She felt another surge of heat curling through her body like a wave. I asked Gary for the translation. He said it meant lifemate and that there is only one.
Gary is correct. You possess the other half of my soul. You are the keeper of my heart.
Again, she felt that wave of heat rush over her. How do you know?
I know. He spoke with that same confidence.
How will I know?
This time she felt his smile, his joy. I will share my mind with you. Court you. Persuade you. I can be quite charming when necessary.
Without warning, goose bumps prickled across Riley's arms. The smile faded from her face. She turned instinctively toward the trail the search party had returned from. The smell of rotting vegetation, one of the jungle's inescapable aromas, seemed stronger than usual. She realized the song from the plants and earth she had heard since waking had changed, becoming discordant.
Mitro is attacking, Dax told her. Do not fear. You are safe. He sounded certain, but she wasn't feeling it.
"Safe? I've seen what he can do. I've felt it. And what do you mean he's attacking? From where? How?" She gestured to Jubal and Gary, mouthing "Mitro is attacking."
It's nothing I cannot stop. He is simply trying to weaken me by forcing me to protect this village while the sun is still up. A group of men and women he has corrupted are moving toward us. You have the ability to track them through the earth if you so choose.
"They're coming," she told Gary and Jubal. "Men and women under Mitro's power."
Gary ran toward the big tent without a word. Jubal gave her a pat on the shoulder and turned to shout commands in the local dialect. The entire camp erupted with activity, men gathering weapons and preparing for a fight, women hustling children to safety.
"What should I do?" She felt the rush in her body, but was at a loss at what to do about it.
Stay close to the center of camp. And breathe, sivamet.
She felt like an idiot, but she took a moment and tried to calm down.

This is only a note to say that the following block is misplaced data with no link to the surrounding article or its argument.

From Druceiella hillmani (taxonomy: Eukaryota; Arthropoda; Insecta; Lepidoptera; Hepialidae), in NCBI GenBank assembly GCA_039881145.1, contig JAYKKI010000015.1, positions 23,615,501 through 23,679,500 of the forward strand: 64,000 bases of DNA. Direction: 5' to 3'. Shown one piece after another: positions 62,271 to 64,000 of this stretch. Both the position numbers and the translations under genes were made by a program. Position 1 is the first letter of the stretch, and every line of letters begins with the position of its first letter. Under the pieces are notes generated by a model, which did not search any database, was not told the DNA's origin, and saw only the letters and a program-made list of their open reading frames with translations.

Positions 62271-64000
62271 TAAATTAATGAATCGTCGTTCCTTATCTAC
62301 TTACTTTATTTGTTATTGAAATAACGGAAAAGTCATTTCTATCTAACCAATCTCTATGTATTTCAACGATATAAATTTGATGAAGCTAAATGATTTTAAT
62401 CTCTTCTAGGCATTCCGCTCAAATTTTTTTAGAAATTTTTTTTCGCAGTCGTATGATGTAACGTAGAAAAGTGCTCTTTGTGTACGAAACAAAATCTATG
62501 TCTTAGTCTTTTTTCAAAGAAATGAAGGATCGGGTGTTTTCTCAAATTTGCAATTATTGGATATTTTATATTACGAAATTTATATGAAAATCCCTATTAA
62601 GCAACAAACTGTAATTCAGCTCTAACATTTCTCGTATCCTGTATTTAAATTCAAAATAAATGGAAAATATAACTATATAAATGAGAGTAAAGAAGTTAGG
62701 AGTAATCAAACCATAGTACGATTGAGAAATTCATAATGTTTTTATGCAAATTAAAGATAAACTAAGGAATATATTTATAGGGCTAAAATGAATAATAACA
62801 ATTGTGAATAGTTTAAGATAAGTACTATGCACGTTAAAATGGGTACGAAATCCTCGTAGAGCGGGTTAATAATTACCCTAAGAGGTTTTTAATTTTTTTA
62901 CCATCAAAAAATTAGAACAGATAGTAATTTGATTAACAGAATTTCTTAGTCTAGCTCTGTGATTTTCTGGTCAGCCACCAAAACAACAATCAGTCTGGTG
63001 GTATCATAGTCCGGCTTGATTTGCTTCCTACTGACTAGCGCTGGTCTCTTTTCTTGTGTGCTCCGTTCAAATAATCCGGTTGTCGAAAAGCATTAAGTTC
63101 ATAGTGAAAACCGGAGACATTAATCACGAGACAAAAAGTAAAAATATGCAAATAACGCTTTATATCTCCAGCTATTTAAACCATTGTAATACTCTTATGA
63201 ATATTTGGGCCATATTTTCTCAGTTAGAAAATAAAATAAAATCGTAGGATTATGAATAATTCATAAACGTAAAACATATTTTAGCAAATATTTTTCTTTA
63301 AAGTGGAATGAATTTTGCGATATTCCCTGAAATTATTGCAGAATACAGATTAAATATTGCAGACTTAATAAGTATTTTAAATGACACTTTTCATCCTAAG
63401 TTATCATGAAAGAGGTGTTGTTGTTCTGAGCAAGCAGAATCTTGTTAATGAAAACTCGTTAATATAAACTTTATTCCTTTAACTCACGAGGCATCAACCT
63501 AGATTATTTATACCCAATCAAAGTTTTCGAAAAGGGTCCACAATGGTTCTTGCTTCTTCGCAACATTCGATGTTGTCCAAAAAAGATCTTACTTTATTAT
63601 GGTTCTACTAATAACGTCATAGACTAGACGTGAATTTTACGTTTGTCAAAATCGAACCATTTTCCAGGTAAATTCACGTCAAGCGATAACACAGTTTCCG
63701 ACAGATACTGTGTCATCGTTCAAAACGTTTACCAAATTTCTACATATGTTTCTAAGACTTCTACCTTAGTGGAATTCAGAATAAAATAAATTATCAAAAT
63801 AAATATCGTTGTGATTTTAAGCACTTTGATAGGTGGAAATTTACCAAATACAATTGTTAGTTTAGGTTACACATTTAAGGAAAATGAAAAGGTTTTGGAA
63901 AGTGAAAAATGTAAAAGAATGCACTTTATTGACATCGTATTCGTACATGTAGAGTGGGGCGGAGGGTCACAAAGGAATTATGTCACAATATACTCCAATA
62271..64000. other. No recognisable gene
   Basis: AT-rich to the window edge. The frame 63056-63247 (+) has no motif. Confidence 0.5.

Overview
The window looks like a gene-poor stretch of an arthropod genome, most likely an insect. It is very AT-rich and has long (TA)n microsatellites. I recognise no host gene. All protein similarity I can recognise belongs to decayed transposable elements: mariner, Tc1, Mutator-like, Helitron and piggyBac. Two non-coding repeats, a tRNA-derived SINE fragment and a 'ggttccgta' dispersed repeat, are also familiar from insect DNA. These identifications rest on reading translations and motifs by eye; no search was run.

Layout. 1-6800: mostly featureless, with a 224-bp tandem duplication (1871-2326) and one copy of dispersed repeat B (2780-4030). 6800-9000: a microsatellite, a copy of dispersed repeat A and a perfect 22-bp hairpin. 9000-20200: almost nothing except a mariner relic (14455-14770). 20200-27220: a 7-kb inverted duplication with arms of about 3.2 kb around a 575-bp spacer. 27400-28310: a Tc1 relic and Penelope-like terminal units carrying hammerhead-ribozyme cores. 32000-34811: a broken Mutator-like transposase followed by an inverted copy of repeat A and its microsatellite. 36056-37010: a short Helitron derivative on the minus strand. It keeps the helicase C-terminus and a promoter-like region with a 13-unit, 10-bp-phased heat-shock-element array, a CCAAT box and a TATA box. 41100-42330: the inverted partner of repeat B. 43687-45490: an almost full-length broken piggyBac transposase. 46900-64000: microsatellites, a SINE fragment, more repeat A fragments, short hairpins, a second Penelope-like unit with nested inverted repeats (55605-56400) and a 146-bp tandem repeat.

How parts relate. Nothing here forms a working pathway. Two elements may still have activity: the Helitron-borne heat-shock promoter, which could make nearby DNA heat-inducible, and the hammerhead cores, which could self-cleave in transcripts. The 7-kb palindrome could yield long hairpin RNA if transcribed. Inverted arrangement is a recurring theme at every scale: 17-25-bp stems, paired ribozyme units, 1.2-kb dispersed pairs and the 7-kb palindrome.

Good, remember, I will always be with you. I won't let any harm come to you. She felt invisible arms wrap around her, and the taint of evil washed away, replaced with warm strength. I can sense Mitro's puppets coming from the neighboring village, but I want you to try and "feel" them. Then we will set a defensive perimeter. Dax showed an image of her sliding her hands in the ground.
Riley knelt down. When she put her hands in the earth before, she'd felt compelled, like the earth itself was asking her to communicate. This time, she was the one doing the asking. She wasn't sure she really knew what to do-or that she could even do it. Taking a breath, she put her hands together as if she was going to dive into a pool and slowly pushed her fingers down into the earth.
The packed soil shifted, loosening so that her hands plunged in with ease. Surprise gave way to exhilaration as her world changed again. The song of the earth was strong and rich. It hummed up her arms, through her veins and along her nerve endings, a harmonious vibration that filled her with a sense of vast, ancient power and limitless strength. She closed her eyes, sitting back on her heels and savoring the sensation.
Use what the earth offers, Dax advised. Stretch out your senses.
There was nothing on earth not connected to it. She had the wild idea that she could even sense what was happening on the other side of the world, if she tried hard enough. As it was, however, she confined herself to a slightly less grandiose effort. Instead of the world, she reached out to the earth nearby. Her awareness radiated out to all corners of the camp and then beyond, moving through the sandy soil of the rain forest until she located the group moving with deadly purpose toward the camp.